Rotterdam bets on a portfolio of hydrogen transporters
Europe’s largest port is on the way to becoming a key hub of a new “hydrogen economy” with many projects underway over its 42 kilometers in length. The Port Authority and many port companies are currently preparing to build the necessary infrastructure for a complete system of local and international supply and demand converging on Rotterdam.
Their confidence was shown last week, when the city, the port authority and the province of South Holland signed a joint declaration with nearly 70 port operators and business partners in (potential) exporting countries.
They affirmed their ability to supply Europe with at least 4.6 Mt of hydrogen per year by 2030. This was their “offer” to the Executive Vice-President of the European Commission, Frans Timmermans, who now defends actively the new REPowerEU strategy. Europe has suddenly raised its target for producing and importing green hydrogen to 20 Mt/yr by 2030. Rotterdam signatories say they can supply more than 20% of the European Commission’s target .
Signatories included a wide range of ports and industry groups with hydrogen ambitions. Their engagement occurred at the World Hydrogen Summit & Exhibition hosted by the UK-based Sustainable Energy Council, which highlighted Rotterdam’s broad hydrogen ambitions.
The port’s global initiatives anticipate both the supply and demand for hydrogen and hydrogen-based fuels.
The Port Authority of Rotterdam and major industry players anticipate an increase in hydrogen demand in Europe. Their bold initiative to build large smelters on reclaimed land near the mouth of the Meuse – the Maasvlakte – is taking shape. New offshore wind turbines under development will power them.
The Netherlands has around 2 GW of offshore wind capacity, which is just the start of the country’s plan to fill large swathes of its North Sea waters with wind towers, creating 21 GW of offshore wind power by 2030. About half of this is currently out for tender.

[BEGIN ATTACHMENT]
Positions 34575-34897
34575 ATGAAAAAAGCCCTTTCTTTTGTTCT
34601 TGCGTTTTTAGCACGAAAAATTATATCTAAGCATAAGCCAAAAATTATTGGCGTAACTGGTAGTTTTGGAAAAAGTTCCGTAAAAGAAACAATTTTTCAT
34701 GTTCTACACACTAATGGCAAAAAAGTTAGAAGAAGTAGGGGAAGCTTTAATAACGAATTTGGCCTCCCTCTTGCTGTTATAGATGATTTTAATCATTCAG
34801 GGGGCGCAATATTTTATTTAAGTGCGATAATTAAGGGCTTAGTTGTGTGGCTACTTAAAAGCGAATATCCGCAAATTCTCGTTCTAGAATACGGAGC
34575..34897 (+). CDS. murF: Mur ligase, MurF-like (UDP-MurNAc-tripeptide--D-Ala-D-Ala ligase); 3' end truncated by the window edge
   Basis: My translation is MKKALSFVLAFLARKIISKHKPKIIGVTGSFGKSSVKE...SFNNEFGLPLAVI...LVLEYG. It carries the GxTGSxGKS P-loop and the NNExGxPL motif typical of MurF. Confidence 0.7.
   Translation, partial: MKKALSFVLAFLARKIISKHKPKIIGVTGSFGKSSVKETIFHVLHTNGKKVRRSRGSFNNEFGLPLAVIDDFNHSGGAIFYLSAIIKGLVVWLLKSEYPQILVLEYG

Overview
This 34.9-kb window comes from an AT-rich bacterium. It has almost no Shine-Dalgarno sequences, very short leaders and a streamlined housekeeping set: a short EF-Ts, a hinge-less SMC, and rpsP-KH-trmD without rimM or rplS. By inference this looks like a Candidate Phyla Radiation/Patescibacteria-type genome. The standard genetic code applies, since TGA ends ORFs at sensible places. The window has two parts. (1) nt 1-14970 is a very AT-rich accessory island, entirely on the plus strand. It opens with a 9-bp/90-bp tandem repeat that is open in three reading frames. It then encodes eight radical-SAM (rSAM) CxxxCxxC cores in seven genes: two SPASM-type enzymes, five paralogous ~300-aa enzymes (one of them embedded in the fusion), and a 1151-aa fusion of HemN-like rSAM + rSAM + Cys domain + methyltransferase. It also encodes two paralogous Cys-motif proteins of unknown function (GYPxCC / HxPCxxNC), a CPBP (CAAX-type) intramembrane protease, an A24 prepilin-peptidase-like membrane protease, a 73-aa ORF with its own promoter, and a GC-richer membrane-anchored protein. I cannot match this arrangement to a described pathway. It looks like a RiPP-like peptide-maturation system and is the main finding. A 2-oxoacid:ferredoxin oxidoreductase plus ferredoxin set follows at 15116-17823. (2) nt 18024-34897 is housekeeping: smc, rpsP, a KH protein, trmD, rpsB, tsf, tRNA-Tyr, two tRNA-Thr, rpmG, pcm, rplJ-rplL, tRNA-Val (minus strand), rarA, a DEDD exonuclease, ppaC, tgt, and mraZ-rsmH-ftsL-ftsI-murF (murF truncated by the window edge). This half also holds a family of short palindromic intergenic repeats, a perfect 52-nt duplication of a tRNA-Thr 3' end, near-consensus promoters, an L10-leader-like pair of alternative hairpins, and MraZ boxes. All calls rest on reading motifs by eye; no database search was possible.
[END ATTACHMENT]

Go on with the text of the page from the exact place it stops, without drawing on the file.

Wind power for green hydrogen production on Maasvlakte will come with guarantees of origin from the offshore 2GW Hollandse Kust Noord Wind Farm site, currently being developed by Shell’s CrossWind consortium and Dutch renewable energy developer Eneco. The consortium intends to make the 69-turbine wind farm operational by the end of next year.
The site itself, of about 25 hectares of backfilled land, is planned for an initial 2 GW conversion park, made up of electrolysis units of 200 to 300 MW each. Shell, BP and Air Liquide are among the groups that now propose to build the smelters.
Shell is taking the lead with plans for its 200 MW Hydrogen Holland I project, now subject to an investment decision later this year. It will supply green hydrogen to Shell’s energy and chemical park, which operates some 30 kilometers further east of the port. ThyssenKrupp Uhde Chlorine Engineers will expand the plant with its 20 MW large-scale alkaline water electrolysis units.
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The next project in the conversion park is H2-Fifty, a BP joint venture with Dutch consortium HyCC. This 250 MW electrolysis facility will supply green hydrogen to BP RR – Europe’s largest oil refinery – and other port industries. Currently in the conceptual phase, the project anticipates FID by the end of next year.
The continued expansion of the Maasvlakte site is set to gain momentum thanks to EU mandates, which will require port industries to achieve net zero carbon emissions by 2035. The port authority expects the site to Maasvlakte’s 25 hectares will eventually expand to a capacity of 20 GW, making it by far the largest smelter production site in Europe. A ramp-up in calls for tenders is planned after 2026.